Being part of a conglomerate comes with a lot of benefits some of which are access to lush capital, leveraging the goodwill of other members of the group as well as enjoying the advantage of economies of scale. That was the experience of Oceanic Insurance Limited, a subsidiary of the former Oceanic Bank International.
Oceanic Insurance Limited
The company started very well and within a few years of operation became a force to reckon with in the nation’s insurance industry as its profile rose sequel to its involvement in leading businesses mostly facilitated by the flagship of the group, Oceanic Bank International.
However, following the 2009 joint audit of the Central Bank of Nigeria (CBN) and Nigeria Deposit Insurance Corporation (NDIC) which indicted the erstwhile Managing Director/CEO of Oceanic Bank International, Dr. (Mrs) Cecilia Ibru, with her being subsequently sentenced to 18 months imprisonment and ordered to forfeit assets worth $1billion, the leading insurance company ran into troubled waters, which affected its liquidity and viability and eventually culminated in its being taken over by Old Mutual Plc, an international investment and insurance group.
It was not only Oceanic Insurance that suffered from the calamity that befell Oceanic Bank with the fall of Mrs. Ibru, other subsidiaries such as Oceanic Registrars, Oceanic Trustees, Oceanic Custodians, Oceanic Homes, Oceanic Securities and Oceanic Asset Management Limited all went under with the flagship of the conglomerate. To many observers, this was not exactly surprising given the way the companies were structured.
Bank PHB sneaked into the consciousness of Nigerians after the merger of Habib Bank and Platinum Bank. The bank had an aggressive expansion plan as it established itself in other African countries, opening branches in The Gambia, Liberia and Sierra Leone. It later acquired Orient Bank of Uganda. It also established a number of subsidiaries, including Insurance PHB Limited, Mortgages PHB Limited, PHB Asset Management Limited, PHB HealthCare Limited and Platinum Capital Limited. In the years before 2009, all of the subsidiaries were doing quite well.
However, the turn of event which forced the parent company under also sounded the death knell for the subsidiaries. Because the subsidiaries were too dependent on the group’s flagship, they could not stay afloat when it went down. The failure of one turned out to be the downfall of others.
This is not peculiar to Nigeria. Across the world, the liquidation of a member of a conglomerate sometimes results in the sinking of the group.
The Daewoo case
By mid 1990s, the Daewoo Group was the second largest conglomerate in South Korea. From a humble beginning in 1967, it grew to become a multinational with annual sales in the region of $60billion and offices in 85 countries. By 1997, the group was rated the 18th largest corporation in the world. The Group consisted of 24 companies, including Daewoo Shipbuilding, Daewoo Telecom, Daewoo Engineering and Construction, Daewoo Electronics, Daewoo International, Daewoo Heavy Industries and Daewoo Securities. Daewoo Motors was the group’s flagship.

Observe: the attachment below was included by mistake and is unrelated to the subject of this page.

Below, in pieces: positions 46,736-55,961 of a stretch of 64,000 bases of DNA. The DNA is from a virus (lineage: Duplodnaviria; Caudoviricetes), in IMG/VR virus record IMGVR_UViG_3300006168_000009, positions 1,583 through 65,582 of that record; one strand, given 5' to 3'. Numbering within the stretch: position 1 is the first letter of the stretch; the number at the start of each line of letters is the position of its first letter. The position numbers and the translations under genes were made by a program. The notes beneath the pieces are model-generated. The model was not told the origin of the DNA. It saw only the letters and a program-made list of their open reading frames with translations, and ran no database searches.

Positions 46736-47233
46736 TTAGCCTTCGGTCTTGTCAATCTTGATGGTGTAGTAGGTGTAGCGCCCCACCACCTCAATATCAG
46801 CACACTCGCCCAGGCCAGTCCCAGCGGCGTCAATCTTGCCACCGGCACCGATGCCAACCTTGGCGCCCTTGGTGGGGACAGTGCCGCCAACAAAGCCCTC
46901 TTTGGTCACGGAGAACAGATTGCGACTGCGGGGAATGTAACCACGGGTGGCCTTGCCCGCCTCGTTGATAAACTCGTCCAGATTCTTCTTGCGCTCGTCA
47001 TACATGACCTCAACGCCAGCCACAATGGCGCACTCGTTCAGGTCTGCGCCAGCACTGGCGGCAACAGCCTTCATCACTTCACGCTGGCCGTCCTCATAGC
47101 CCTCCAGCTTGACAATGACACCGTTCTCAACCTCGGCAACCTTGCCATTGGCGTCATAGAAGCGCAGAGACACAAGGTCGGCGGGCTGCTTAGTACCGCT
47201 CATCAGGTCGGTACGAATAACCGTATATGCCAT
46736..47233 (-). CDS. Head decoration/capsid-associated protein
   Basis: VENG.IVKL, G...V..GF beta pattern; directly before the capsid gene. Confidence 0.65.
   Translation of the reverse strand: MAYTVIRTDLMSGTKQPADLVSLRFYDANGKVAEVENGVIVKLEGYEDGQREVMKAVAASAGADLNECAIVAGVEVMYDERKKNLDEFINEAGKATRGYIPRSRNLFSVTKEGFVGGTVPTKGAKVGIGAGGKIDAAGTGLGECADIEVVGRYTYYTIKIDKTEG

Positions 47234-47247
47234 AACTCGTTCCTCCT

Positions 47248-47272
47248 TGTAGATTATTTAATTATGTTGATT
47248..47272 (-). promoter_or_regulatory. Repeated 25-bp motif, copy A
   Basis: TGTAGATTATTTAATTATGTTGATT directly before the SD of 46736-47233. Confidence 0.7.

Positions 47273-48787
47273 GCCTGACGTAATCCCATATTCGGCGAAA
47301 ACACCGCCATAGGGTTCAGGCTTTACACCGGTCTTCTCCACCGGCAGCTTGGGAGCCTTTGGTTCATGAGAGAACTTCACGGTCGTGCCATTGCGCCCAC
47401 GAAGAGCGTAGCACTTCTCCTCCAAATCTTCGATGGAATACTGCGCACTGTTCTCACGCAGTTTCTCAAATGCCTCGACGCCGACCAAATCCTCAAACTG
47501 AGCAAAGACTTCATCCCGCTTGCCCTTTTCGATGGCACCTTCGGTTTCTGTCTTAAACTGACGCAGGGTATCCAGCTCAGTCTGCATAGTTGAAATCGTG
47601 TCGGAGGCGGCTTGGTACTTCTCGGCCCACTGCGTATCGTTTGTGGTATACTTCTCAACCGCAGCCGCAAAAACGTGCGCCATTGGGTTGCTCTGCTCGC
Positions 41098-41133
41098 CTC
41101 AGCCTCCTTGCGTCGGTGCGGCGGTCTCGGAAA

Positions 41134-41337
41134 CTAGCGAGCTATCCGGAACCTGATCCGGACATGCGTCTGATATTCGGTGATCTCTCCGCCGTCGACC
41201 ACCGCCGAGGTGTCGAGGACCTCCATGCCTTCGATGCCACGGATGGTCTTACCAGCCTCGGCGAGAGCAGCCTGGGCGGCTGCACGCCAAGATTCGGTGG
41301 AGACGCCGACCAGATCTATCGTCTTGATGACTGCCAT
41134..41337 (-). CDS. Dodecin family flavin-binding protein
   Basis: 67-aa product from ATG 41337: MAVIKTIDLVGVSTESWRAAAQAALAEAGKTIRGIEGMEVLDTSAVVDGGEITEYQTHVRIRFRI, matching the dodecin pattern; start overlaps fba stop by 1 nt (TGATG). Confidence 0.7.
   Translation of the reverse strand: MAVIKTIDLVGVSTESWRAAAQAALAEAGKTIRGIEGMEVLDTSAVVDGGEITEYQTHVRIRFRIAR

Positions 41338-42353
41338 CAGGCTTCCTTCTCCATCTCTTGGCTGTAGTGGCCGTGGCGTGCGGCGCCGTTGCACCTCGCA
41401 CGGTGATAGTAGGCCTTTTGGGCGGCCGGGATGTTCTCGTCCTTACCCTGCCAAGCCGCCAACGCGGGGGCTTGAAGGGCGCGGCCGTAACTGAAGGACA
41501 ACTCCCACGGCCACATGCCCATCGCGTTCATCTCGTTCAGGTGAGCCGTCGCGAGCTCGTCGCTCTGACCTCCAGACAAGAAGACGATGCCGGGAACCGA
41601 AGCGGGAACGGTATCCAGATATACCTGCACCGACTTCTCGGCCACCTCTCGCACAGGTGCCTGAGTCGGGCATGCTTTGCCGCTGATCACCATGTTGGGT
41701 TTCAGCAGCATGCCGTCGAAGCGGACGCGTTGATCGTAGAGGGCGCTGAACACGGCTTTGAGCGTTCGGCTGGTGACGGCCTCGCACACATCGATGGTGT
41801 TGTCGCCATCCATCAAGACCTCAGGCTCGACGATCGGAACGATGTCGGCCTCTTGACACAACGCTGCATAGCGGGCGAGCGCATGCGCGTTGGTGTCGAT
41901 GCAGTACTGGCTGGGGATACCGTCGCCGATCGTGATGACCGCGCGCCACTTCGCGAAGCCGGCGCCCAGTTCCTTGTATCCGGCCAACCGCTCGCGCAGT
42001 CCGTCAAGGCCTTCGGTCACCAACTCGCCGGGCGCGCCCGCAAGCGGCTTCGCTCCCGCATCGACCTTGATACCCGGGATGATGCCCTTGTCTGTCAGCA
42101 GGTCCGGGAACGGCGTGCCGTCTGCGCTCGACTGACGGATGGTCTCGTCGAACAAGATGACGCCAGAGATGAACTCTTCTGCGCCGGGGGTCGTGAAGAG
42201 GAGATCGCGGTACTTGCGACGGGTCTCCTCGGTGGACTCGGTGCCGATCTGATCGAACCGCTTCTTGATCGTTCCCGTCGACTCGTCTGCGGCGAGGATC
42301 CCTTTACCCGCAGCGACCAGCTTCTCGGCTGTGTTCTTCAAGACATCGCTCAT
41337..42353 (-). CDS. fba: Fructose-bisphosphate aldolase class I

Daewoo’s founder, Kim Woo Choong, was driven by the vision of turning the group’s flagship into the world’s number one automobile company. So, he embarked on an ambitious expansion programme anchored on acquiring struggling automobile companies, opening assembly plants in as many developing countries as possible and producing low-cost vehicles to gain market share. It went ahead to open plants in a number of countries and rolled out its brands. To get an easy buy-in from the countries, he promised to create job opportunities. He also took bank facilities to drive the expansion programme.
However, shortly after the commencement of the expansion programme, Daewoo Motors ran into trouble. Its over estimation of demand for cars in many of the countries where it set up assembly plants as well as other unforeseeable factors did the company in. For instance, Daewoo opened its assembly plant in Vietnam in 1993. But a year later, the country’s economy was in recession, which resulted in a 30 per cent reduction in the demand for cars. It also acquired the government-owned assembly plant in Poland with a promise to the Polish government to inject fresh funds into the company and create 20,000 new jobs. But it could not create the employment opportunities as promised because demands were lower than expected.
So, in many of the markets the auto manufacturer expanded to, there were issues which made the ventures largely unprofitable. That was the beginning of the woes of Daewoo Motors. It got so bad that the company was not just amassing losses but also piling up debts. For the financial year ending 1999-2000, Daewoo generated revenues of $197.8 million and a net loss after tax of $10.43 billion, while its domestic and foreign debt amounted to more than $16.06 billion as of December 1999.